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Premier: Telecom companies should say ‘sorry’ to Nova Scotians over Fiona outages

By Skye Bryden-Blom Sep 29, 2022 | 5:17 PM

Downed power poles in Pictou County. (CREDIT: Communications Nova Scotia).

The premier does not believe the response of telecom companies to complaints over service disruptions during Fiona goes far enough. 

Tim Houston says he would have liked Nova Scotians to have received an apology after many couldn’t call loved ones or 911. 

He adds telecom giants like Bell, Eastlink, and Rogers need to be more accountable to Nova Scotians.

“The only evidence I’m considering is the experiences of Nova Scotians. This is not an inconvenience, this was a major impediment to the early steps of the recovery. It made it very difficult to do wellness checks on people,” Houston says. “I would have liked to have at least heard from the telecommunications companies that that they could do better and that they were sorry. But to hear them say that everything was just great as could be is false. Well, short of my own personal experience – and the experiences that Nova Scotians related to me – and that’s the experience that matters.”

Houston issued a statement on Wednesday criticizing the companies for not keeping the public better informed about outages in the wake of Fiona.

During a media briefing, representatives from Bell and Eastlink reported they weathered the storm well given the major impacts. Bell’s Geoff Moore reported co-ordination among cell providers and Nova Scotia Power was “top notch.”

However, Houston argues similar communication problems arose for Nova Scotians during Dorian three years ago when people could not make calls or access the internet. 

He believes the first step to better reliability is getting telecom giants to be fully involved in provincial coordination efforts during major storms.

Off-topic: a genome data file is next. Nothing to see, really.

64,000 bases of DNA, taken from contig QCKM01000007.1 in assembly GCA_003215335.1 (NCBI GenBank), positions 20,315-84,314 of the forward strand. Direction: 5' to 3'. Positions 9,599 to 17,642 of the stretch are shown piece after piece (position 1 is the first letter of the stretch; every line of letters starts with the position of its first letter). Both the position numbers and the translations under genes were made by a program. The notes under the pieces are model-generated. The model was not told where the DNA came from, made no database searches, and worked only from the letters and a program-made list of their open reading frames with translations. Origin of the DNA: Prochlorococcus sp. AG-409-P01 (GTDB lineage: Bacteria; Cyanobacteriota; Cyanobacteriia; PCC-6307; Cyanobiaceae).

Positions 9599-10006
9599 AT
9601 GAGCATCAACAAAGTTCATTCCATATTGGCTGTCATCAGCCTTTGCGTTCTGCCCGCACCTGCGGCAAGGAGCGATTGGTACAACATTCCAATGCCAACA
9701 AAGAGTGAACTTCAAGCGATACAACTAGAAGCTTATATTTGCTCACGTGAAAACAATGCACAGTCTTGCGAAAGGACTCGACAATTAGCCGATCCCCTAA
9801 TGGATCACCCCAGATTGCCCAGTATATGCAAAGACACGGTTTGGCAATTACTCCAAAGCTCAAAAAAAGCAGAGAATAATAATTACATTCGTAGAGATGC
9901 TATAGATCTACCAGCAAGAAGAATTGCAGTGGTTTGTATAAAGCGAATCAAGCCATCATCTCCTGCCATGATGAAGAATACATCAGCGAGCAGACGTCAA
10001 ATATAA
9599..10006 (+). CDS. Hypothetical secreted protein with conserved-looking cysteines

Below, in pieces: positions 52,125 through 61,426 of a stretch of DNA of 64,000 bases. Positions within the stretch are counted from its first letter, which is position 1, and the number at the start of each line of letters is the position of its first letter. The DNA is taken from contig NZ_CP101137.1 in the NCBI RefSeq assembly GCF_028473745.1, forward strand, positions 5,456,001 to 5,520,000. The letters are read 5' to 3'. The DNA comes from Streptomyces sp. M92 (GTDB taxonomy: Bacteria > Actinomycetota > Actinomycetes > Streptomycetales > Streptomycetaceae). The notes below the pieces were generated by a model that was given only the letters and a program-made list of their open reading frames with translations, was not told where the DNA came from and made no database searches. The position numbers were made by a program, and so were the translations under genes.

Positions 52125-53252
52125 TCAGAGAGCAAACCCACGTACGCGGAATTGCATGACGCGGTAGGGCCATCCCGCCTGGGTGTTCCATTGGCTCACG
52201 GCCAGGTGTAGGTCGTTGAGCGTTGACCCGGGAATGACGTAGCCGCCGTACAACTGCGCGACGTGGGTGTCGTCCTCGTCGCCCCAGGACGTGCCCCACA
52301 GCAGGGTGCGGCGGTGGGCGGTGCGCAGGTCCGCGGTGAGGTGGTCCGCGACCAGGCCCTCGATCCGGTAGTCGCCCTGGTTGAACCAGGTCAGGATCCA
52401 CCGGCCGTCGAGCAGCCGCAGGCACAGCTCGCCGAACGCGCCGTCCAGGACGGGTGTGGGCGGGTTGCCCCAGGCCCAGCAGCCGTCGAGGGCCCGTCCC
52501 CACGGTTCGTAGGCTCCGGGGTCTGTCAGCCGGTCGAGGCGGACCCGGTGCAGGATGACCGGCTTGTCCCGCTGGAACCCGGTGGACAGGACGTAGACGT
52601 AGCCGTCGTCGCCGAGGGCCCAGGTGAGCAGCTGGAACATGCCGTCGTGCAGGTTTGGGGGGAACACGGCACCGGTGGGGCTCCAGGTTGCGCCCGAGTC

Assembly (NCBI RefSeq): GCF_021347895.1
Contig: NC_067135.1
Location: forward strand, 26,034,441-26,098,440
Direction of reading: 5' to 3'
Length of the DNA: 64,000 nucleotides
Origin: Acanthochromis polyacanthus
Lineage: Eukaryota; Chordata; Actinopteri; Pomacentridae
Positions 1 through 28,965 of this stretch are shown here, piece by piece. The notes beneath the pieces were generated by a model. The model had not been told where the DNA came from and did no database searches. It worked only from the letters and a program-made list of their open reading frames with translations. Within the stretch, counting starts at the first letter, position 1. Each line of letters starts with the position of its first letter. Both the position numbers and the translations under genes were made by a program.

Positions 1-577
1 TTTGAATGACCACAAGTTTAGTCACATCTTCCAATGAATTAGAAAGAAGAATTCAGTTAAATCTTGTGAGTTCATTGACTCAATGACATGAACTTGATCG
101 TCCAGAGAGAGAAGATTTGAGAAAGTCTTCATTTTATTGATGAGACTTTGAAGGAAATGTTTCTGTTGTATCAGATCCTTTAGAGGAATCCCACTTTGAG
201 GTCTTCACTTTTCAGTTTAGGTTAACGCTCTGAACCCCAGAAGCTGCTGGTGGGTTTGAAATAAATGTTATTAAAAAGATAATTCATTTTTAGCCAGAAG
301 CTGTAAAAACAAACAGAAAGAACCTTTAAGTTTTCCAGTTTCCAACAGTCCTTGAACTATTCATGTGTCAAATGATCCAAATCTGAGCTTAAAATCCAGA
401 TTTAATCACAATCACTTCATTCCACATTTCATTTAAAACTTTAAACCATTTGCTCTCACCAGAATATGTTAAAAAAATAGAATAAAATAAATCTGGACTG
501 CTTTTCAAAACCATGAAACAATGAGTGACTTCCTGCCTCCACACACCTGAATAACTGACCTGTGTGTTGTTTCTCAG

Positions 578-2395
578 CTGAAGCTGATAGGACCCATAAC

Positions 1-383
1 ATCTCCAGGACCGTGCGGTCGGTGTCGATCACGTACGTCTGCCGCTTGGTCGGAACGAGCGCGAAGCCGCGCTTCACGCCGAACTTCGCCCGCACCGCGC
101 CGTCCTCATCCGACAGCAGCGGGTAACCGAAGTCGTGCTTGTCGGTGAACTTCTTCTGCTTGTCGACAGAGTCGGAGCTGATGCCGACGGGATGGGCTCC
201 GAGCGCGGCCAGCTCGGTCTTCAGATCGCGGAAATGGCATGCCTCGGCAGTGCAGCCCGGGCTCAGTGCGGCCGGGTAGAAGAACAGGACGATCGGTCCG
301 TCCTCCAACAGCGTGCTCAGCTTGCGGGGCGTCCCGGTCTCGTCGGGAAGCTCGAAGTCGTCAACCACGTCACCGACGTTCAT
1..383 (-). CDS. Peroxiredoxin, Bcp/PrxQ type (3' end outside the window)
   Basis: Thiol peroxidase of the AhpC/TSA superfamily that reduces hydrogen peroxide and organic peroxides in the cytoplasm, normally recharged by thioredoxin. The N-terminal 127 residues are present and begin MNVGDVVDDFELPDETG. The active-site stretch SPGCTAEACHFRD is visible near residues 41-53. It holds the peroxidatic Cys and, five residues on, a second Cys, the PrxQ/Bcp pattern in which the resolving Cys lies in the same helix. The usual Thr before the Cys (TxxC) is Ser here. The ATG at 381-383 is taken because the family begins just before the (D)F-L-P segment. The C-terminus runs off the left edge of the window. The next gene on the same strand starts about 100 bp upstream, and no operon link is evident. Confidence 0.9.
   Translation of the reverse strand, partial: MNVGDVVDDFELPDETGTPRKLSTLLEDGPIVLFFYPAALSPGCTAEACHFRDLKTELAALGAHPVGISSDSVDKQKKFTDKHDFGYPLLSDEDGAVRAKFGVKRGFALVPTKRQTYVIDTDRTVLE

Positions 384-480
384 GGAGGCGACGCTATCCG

“I would say first and foremost is that there’s no reason that I can think of why the telecommunications companies weren’t participating fully in the command center operations leading up to the storm and during the storm,” Houston says. “I think that it should have been something that they were were willing to do. We’ll look at a number of things. But that would be the first place that I’m going to start to make sure that they participate with all the partners and make sure we keep Nova Scotia safe and that they’re communicated to or connected to the world.”

Francois-Philippe Champagne is the federal government minister responsible for telecommunications. Houston is calling on Champagne to ask Ottawa to move to ensure companies provide people with information about outages amid major storms.

Houston says he won’t stop until he knows Nova Scotians can weather any storm and remain connected.

“What we’re very focused today on is keeping people safe, getting people shelter, making sure people have water, and making sure people have food,” Houston explains. “But I want to assure Nova Scotians that focus is going to switch very, very quickly, to making sure we don’t find ourselves in this situation again that includes a telecommunications company. So if the federal government drops the ball again, I won’t.”


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